Friday, April 26, 2013
A Short Treatise on Amateurism and Antitrust Law: Why the NCAA's 'No Pay' Rules Violate Section One of the Sherman Act
Posted by D. Daniel Sokol
Marc Edelman (Barry University) offers A Short Treatise on Amateurism and Antitrust Law: Why the NCAA's 'No Pay' Rules Violate Section One of the Sherman Act.
ABSTRACT: The National Collegiate Athletic Association (“NCAA”) oversees nearly every aspect of the $11 billion college sports industry. Its powers include scheduling championship events, determining eligibility rules, entering into commercial contracts, and punishing members that refuse to follow its authority. In recent years, some NCAA members have become increasingly wealthy – grossing annual revenues upwards of $100 million per year. However, the NCAA’s rules still deprive these members of the opportunity to share their wealth with student-athletes.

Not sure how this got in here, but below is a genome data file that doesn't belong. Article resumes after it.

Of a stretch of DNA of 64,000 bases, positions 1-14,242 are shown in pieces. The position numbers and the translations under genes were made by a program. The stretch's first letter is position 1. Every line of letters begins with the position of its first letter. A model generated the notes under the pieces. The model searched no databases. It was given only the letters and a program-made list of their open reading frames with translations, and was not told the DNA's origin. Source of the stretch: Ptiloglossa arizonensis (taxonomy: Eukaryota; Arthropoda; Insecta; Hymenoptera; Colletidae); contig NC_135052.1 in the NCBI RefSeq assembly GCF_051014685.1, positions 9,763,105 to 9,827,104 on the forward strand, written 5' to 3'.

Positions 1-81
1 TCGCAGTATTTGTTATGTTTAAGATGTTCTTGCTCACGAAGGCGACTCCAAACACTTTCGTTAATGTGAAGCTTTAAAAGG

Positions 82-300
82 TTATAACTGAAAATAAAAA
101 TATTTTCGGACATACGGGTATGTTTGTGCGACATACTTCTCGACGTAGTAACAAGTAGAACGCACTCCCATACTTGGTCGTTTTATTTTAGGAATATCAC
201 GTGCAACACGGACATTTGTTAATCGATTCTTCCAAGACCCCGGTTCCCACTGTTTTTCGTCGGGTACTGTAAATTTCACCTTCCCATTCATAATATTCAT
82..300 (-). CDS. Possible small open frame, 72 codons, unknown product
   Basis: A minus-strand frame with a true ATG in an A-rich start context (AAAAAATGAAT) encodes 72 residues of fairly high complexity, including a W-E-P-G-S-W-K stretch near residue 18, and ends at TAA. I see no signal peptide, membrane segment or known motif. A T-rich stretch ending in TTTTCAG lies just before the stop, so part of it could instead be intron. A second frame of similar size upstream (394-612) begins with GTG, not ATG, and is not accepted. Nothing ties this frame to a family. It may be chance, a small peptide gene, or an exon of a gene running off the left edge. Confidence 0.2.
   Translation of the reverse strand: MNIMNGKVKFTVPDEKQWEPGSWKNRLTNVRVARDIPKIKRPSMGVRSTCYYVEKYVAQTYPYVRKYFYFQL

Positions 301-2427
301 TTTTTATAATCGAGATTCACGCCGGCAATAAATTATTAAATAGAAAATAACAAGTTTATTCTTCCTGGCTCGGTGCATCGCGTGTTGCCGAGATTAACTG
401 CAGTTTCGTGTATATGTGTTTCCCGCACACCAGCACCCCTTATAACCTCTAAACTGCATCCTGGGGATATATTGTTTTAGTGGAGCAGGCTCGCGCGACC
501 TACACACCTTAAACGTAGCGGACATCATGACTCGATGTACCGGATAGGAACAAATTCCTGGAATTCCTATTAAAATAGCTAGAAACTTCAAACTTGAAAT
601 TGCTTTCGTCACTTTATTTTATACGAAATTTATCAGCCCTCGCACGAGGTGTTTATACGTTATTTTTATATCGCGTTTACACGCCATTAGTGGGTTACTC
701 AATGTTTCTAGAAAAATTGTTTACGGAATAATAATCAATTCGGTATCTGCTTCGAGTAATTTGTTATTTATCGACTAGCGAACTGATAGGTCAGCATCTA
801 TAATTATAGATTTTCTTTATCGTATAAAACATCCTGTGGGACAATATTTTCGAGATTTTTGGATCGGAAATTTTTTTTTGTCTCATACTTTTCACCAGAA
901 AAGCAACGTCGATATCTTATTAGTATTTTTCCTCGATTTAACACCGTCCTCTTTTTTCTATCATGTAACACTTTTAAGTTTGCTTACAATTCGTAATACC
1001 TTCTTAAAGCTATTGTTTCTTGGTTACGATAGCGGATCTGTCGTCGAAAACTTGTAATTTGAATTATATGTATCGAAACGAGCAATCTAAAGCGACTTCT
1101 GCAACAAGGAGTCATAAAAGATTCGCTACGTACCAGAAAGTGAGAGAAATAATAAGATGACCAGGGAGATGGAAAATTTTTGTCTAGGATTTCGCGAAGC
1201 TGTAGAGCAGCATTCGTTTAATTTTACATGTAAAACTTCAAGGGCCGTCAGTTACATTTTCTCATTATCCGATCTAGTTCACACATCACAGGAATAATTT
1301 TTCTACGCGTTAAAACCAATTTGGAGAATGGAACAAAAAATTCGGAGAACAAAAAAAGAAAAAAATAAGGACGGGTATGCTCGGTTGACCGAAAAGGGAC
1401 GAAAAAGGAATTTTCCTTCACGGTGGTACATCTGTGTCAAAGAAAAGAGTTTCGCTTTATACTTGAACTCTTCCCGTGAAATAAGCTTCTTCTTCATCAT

This article explains why the NCAA’s “no pay” rules violate Section One of the Sherman Act. Part I of this article introduces the NCAA, its Principle of Amateurism, and its traditional enforcement mechanisms. Part II provides a brief overview of Section One of the Sherman Act – the “comprehensive charter of economic liberty” in American trade. Part III provides a detailed explanation about why the NCAA ‘no pay’ rules constitute both an illegal form of wage fixing and an illegal group boycott. Part IV then explores eight lower-court decisions that incorrectly find the NCAA eligibility rules to be non-commercial and thus exempt from antitrust scrutiny. Meanwhile, Part V analyzes four additional lower-court decisions that misconstrue the NCAA eligibility rules to be pro-competitive under a Rule of Reason review. Finally, Part VI concludes that even if a court were to find that competitive balance is a reasonable basis for upholding certain “no pay” rules, such rules still should not come from the NCAA, but rather from the individual conference level.